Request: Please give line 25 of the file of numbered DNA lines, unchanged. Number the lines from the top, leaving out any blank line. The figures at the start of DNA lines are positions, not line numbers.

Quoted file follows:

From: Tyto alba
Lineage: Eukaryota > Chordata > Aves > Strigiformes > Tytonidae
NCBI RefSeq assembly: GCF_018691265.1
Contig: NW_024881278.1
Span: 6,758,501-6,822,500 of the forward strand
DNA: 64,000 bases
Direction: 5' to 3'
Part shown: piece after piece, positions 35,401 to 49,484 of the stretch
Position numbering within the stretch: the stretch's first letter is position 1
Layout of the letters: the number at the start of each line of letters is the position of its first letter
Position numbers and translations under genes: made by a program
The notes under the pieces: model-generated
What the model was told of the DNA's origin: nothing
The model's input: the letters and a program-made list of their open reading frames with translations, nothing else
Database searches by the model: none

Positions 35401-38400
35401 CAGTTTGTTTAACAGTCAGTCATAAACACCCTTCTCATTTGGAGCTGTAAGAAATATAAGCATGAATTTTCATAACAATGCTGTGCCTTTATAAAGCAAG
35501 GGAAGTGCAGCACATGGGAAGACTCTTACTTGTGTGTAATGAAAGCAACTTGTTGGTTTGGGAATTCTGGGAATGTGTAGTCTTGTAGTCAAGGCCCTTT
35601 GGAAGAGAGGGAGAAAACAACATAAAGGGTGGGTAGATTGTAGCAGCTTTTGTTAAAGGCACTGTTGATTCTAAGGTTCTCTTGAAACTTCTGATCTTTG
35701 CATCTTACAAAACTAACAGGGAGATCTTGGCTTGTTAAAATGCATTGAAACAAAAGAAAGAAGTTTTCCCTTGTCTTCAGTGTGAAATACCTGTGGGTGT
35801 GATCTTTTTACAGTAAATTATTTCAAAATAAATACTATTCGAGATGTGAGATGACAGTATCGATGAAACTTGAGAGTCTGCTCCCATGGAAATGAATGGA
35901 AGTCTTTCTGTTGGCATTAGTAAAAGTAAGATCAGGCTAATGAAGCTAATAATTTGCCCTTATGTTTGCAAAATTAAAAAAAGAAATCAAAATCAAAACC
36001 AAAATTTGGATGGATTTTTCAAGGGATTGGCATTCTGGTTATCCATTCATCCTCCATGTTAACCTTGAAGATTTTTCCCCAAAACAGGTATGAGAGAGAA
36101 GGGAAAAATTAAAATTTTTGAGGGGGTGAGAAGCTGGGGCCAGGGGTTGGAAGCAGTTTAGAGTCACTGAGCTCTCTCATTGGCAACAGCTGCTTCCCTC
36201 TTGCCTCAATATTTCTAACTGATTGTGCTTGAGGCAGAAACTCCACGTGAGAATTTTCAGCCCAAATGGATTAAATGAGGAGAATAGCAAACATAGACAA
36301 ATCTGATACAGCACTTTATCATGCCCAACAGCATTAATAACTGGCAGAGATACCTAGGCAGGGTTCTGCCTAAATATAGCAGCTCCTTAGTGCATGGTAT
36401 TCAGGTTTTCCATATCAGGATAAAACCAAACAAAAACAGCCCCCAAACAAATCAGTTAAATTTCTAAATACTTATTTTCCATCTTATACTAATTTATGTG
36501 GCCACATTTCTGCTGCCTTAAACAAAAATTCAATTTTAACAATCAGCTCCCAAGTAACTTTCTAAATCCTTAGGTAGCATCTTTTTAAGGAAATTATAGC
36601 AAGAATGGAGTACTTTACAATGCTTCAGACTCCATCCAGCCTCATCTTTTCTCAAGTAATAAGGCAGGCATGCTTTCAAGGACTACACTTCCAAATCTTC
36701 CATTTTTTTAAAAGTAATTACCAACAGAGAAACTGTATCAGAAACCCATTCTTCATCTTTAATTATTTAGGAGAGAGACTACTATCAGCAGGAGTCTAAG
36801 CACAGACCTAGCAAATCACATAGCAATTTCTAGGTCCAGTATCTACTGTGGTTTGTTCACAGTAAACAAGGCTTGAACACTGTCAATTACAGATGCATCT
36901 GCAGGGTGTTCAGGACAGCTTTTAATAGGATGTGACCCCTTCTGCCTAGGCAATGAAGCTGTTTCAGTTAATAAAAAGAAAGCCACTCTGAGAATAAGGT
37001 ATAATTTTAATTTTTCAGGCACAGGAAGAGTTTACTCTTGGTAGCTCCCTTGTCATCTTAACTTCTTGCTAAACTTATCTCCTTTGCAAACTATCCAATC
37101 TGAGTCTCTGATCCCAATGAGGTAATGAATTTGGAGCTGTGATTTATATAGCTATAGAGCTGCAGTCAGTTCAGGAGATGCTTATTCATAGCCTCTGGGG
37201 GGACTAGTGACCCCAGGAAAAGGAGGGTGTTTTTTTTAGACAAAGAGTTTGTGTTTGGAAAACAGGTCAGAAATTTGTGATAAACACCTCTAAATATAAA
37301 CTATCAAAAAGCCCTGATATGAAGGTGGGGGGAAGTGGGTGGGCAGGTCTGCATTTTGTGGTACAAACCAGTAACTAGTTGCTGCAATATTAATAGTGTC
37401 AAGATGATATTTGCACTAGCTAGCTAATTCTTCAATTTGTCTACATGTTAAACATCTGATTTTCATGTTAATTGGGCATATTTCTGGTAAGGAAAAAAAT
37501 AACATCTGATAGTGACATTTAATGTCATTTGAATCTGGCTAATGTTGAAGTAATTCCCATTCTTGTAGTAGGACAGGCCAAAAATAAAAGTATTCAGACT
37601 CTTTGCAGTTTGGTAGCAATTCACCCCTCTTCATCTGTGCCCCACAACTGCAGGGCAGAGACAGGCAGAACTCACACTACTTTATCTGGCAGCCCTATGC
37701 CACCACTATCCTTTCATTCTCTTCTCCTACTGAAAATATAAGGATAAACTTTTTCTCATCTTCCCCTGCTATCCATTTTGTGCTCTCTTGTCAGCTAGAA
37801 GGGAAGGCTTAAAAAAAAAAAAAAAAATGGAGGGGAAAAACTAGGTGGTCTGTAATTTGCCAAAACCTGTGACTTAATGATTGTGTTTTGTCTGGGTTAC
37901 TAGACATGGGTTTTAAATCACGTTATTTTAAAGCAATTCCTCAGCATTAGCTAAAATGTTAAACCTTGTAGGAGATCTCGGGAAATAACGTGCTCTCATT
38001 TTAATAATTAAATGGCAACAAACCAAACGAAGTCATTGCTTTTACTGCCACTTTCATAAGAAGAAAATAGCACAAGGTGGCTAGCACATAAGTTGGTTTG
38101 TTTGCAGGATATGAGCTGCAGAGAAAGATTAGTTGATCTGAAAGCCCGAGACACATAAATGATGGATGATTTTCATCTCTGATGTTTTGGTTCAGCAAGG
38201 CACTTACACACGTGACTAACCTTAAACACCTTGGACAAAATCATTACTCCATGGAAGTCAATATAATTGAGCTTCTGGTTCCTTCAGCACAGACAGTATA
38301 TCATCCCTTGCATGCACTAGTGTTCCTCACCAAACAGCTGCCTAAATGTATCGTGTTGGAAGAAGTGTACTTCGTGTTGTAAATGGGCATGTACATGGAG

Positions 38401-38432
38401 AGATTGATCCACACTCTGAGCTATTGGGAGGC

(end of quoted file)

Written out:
36201 TTGCCTCAATATTTCTAACTGATTGTGCTTGAGGCAGAAACTCCACGTGAGAATTTTCAGCCCAAATGGATTAAATGAGGAGAATAGCAAACATAGACAA